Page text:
It was Friday, September 23, 2011. My husband Darcy and I had taken the day off from work to get some things done around the house. It was pleasant day for September; we had finished our day’s chores, and sat down on the front porch around 6:00 for a cold drink when our phone rang. I went into the house to answer the phone. It was a man whose voice I didn’t recognize. He asked if Trevor was there and I replied that Trevor no longer lived at this residence. He identified himself as a doctor at a walk in clinic, and said it was urgent that he reach Trevor. I assured him that I would have Trevor call him as soon as I could. I got hold of Trevor soon after and gave him the doctor’s message. Trevor told me he had been sick for a few days and had some medical tests done that day. I hung up the phone so he could call the doctor. Trevor called me right back. He said that he needed to get to a hospital as soon as possible because his blood counts were low, and that he wasn’t to drive himself. His girlfriend Meghan lived closer than us so she drove him to the hospital. We met Trevor and Meghan at the hospital emergency. I was shocked when I first saw him there. His eyes were dilated, he was jaundice. He seemed weak, and Darcy immediately grabbed a wheelchair for him.
Trevor was admitted at once. The tests the doctor had taken earlier that day were available. More blood tests and examinations revealed a platelet count of 8, and a very strange rash on his body. Trevor didn’t seem present at times, and then suddenly he was back with us. Soon, a hematologist was summoned, and he asked Trevor some questions, but right then, Trevor’s answers were making no sense whatsoever. I was panicking. I knew something was horribly wrong.
Trevor’s vitals took a turn for the worse, and he was put in special area for observation. Darcy and I were asked to join the hematologist in a private room for a discussion. That’s when we were told our son had TTP and was in serious danger. They were giving him plasma, blood transfusions and steroids but the treatment he really needed was plasmapherisis. He would have to be moved to the Foothills Medical Center for that. He would go by ambulance as soon as possible. It was explained to us that even with plasmapherisis, he was in great danger of organ failure and possibly death.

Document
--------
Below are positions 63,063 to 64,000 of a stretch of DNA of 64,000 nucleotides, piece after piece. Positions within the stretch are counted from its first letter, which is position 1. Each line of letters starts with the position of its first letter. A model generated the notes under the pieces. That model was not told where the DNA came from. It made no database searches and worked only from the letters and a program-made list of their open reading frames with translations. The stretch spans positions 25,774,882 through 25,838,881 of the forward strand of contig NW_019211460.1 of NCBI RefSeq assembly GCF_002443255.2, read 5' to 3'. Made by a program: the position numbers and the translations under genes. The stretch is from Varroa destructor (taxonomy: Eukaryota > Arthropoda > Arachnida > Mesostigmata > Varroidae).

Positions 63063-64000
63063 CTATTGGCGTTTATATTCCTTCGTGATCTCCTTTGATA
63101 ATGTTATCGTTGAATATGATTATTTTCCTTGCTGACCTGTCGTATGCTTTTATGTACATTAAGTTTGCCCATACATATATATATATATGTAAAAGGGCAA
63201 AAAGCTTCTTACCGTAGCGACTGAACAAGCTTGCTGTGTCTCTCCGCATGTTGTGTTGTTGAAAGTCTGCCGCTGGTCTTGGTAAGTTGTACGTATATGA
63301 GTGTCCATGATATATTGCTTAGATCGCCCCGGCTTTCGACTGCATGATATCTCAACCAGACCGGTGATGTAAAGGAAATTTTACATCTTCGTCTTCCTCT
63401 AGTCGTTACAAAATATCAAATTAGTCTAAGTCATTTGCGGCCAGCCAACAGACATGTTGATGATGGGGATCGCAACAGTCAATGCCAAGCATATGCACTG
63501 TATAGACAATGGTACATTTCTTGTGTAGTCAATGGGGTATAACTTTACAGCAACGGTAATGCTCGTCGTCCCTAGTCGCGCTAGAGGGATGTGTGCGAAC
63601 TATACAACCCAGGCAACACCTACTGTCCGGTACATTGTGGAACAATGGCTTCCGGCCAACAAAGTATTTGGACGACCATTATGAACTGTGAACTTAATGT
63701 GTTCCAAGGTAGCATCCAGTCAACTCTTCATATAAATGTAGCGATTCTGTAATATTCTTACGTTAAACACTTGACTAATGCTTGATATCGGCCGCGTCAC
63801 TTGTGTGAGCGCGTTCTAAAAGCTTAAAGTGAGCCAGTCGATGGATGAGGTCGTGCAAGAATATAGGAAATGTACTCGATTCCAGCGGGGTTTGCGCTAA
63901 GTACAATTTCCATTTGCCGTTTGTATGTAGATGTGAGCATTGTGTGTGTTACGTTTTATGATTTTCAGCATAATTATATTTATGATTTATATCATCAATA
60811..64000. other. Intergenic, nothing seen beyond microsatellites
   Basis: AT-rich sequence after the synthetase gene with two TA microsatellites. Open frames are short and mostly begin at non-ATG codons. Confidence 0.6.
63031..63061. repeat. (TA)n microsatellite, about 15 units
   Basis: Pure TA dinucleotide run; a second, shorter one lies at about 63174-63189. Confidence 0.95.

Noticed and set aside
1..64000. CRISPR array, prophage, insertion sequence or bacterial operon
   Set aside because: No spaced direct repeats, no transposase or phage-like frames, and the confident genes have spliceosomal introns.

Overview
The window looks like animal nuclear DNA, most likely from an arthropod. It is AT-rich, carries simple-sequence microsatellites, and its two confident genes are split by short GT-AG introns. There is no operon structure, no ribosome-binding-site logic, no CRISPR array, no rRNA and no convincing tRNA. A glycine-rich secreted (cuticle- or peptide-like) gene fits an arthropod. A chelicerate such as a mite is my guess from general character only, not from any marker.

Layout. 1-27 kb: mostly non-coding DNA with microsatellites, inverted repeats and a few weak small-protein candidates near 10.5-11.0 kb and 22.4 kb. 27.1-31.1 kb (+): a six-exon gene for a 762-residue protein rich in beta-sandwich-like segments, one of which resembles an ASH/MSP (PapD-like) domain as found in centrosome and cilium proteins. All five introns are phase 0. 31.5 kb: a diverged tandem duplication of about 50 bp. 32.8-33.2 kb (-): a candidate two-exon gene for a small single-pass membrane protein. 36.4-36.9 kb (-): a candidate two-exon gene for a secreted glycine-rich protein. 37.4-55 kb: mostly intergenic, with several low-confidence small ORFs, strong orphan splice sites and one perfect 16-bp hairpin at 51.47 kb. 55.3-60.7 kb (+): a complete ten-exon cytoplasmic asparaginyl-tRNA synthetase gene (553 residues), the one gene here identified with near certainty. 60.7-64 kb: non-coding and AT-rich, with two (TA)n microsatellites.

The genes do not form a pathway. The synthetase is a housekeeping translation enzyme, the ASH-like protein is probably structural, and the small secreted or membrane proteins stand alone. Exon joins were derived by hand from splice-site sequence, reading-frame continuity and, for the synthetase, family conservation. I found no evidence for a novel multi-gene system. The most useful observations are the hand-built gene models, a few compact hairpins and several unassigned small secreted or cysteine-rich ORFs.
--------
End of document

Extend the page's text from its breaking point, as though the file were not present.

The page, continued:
Soon after, the ambulance took Trevor to the Foothills Medical Center directly to the ICU. We followed in the car. It was just after midnight when we arrived. The nurse we talked to said he was stable, and that they were preparing him to start plasmapherisis, but we couldn’t see him yet. We waited for what seemed like an eternity. Then we were asked to come into the ICU area. Once inside the waiting area, we saw there was a flurry of activity in a room next to us. Again I had a horrible feeling. Finally a doctor came to see us. He broke the news. Trevor was in cardiac arrest. They were doing CPR to try to resuscitate him. Once again we waited. At times we were allowed inside where Trevor was, and they worked around us. For an hour and a half they tried so very hard to save my son’s life. But to no avail. He was gone by 3:30 am.
The three of us were in total shock. I couldn’t believe what had just happened. How could it be? It happened so quickly. I had never heard of TTP before. In a short time our lives were changed forever. He was so precious. It was impossible to comprehend.
Trevor was 32 years old, active and seemingly healthy. He was a civil engineer, and was working hard at a career he seemed to enjoy. In the last few months he had travelled to San Diego with Meghan, travelled to Dallas with his brother Jeremy, and had come with us on a family cruise. He had a life. He was kind and gentle, considerate and fun, with lots of friends and family who loved him. He liked to run and ride his bike. He just joined a hockey league. How could he be gone? Just like that? (A year later I am still puzzled)